Chefs show theyare wild at heart

Queenstown daredevil Chuck Berry's creation for the Glenorchy Local Wild Food Challenge, which earned him third overall. Photo supplied.
Queenstown daredevil Chuck Berry's creation for the Glenorchy Local Wild Food Challenge, which earned him third overall. Photo supplied.
While many home chefs make the trek to the supermarket for supplies, Chuck Berry went foraging at Rob Roy glacier and base-jumped off a waterfall before flying a microlight plane to catch freshwater crayfish to make a meal.

For his efforts, the Queenstown adventurer came third in the Glenorchy Wild Food Challenge on Saturday.

His dish consisted of fallow back steak with onions and pine nuts, wild crayfish and home-baked focaccia stuffed with wild pig.

However, groper ceviche in coconut cream, lime and tomatoes, tuna sushi stuffed with baby carrot salad and crayfish salad with lime leaf cupped by avocado proved to be the winning match for Rachel Holmes-Lippis, who has been living in Glenorchy for a year.

A Glenorchy family cleaned up the prize plate. Mother Glynnie Barry came second and son Dart Watson, (8), took home the kids' prize for his specialty of fried deer brain, acquired on a hunting trip with his father.

Ms Barry entered a dish of wild pork belly with cabbage tree heart slaw and elderberry syrup.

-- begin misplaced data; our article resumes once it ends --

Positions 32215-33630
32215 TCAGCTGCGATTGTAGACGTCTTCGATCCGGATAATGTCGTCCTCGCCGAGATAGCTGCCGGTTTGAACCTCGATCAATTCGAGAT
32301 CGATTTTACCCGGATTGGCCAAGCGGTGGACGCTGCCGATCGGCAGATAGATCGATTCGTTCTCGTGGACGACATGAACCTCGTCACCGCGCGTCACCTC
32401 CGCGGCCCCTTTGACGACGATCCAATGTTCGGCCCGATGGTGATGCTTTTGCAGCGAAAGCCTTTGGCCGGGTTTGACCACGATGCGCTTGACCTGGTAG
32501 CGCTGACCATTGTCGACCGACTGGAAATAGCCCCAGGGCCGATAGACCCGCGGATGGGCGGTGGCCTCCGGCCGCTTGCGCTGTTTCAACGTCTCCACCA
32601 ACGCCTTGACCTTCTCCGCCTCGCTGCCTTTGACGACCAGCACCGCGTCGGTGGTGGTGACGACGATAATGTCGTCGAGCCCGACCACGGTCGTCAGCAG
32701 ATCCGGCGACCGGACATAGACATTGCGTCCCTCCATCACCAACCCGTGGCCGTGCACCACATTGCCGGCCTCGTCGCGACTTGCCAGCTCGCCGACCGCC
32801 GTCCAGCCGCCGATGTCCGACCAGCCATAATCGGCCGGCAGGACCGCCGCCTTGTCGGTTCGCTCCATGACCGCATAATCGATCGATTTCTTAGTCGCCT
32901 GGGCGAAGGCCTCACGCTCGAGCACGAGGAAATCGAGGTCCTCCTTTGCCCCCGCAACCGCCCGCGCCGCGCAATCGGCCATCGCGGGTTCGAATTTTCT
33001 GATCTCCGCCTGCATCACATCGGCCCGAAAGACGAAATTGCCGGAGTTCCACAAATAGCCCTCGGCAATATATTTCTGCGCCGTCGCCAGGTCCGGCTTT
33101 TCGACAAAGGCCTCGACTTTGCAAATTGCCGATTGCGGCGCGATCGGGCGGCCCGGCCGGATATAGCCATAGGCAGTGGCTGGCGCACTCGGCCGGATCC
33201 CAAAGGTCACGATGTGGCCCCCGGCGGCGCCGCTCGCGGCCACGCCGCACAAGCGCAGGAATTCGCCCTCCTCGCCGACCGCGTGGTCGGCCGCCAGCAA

Tadpole patties earned Paul Fraser the wildest ingredient award and best effort went to Heather Vincent and her impressive list of ingredients for a wild dessert.

Ms Vincent presented lavender and manuka honey with sugared walnut ice cream and wild raspberry and white chocolate elderberry cheesecake with hazelnut praline accompanied by a sorbet combination which included wild mint, watercress and dandelion.

The inaugural competition last year was won by Shaun Fa'Amalepe, of Arrowtown, and organiser Bill Manson, of Wellington, said Glenorchy folk were already planning their entries for next year.

Mr Manson said he travelled

the world helping to organise wild food challenge events, which are all about ''embracing the places these guys live''.

He said it was not about ''just one day a year eating the freakiest thing they can''.

Despite 15,000 people being at the Gibbston Valley Summer Concert, Mr Manson estimates a couple of hundred people visited the food challenge.

The competition drew 28 entries.